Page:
The agency claimed that if reduced speed limits were put into practice, around 13,000 children could be saved from death and injury each year.
Its urgent plea for action comes after it unveiled evidence on the best ways to improve the safety of vulnerable groups at a conference in London.
The evidence, which is based on a review of research from around the world, also highlights the fact that children from poorer social classes are at a higher risk of accidental death than richer groups.
It shows that the death rate for pedestrian accidents is five times higher for children in the lowest social class compared with those from the highest social class.
This latest demand for a 20mph limit follows similar calls from the Accidental Injury Task Force and the Institute for Public Policy Research.
The agency says it will work with local authorities to support the introduction of 20mph zones in disadvantaged areas in an attempt to reduce the disproportionate toll of road injuries suffered by these communities.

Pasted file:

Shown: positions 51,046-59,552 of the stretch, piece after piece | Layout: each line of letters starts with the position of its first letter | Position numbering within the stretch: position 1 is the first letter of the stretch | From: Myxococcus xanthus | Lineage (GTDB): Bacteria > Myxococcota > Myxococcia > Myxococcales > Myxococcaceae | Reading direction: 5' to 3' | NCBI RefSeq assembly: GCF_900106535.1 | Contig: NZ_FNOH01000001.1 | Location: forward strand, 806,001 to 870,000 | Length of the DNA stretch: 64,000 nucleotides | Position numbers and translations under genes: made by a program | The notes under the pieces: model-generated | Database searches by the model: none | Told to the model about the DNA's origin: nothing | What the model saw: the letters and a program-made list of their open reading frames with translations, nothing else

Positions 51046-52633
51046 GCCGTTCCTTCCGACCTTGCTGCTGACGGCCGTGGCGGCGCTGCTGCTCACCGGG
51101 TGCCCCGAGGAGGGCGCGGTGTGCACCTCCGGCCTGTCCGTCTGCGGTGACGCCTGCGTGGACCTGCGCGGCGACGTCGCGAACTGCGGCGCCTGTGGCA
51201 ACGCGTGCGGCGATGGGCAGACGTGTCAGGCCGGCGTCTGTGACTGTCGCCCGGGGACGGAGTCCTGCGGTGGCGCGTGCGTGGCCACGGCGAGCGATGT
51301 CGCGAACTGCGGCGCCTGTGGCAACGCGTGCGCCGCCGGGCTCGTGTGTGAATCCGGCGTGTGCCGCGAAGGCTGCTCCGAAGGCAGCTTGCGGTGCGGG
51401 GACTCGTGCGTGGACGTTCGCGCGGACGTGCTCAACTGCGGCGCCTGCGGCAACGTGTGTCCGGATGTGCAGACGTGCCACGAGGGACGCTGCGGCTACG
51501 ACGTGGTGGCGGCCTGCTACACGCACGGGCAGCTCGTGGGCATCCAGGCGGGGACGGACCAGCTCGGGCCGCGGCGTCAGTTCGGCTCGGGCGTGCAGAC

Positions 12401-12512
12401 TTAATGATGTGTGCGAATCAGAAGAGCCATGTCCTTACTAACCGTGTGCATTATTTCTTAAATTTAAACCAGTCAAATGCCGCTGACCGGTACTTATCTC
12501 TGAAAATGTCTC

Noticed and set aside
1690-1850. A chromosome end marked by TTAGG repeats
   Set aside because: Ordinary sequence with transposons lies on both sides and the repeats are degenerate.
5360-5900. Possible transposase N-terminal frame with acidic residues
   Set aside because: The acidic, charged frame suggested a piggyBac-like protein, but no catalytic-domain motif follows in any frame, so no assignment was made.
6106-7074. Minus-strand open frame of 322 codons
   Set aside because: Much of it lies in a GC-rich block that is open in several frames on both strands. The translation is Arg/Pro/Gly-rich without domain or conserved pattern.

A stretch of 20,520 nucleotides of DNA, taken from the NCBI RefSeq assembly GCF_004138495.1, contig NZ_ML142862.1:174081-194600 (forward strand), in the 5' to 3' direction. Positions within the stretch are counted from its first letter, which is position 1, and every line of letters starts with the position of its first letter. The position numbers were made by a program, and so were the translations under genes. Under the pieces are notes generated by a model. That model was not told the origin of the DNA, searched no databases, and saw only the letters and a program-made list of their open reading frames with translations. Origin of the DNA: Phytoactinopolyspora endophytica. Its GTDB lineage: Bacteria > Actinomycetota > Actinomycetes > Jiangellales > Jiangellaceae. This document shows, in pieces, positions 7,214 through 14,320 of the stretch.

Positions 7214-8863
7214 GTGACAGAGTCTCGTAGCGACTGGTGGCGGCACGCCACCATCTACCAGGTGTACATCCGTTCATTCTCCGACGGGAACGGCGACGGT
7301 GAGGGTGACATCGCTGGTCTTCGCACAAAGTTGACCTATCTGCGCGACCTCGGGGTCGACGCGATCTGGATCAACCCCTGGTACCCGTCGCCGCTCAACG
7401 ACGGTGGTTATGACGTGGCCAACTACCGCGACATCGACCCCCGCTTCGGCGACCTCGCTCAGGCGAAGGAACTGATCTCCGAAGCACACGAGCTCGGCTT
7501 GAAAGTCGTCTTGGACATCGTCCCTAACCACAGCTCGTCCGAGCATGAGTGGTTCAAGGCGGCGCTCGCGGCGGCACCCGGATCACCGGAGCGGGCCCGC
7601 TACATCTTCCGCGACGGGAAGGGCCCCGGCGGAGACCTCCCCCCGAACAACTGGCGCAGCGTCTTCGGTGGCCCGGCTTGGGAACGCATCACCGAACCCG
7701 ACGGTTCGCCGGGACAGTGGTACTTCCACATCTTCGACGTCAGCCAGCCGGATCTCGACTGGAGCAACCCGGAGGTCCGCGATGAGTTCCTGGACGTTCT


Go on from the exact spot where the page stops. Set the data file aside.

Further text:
Professor Mike Kelly, the agency's director of research and information, said: "As well as putting 20mph speed restrictions into place, there needs to be a firm resolve to enforce these measures.
"Roads have been car-focused for too long. It's time for a balance that improves safety for the whole community."
Prevention and Reduction of Accidental Injury in Children and Older People is available free from the Health Development Agency (tel) 0870 121 4194.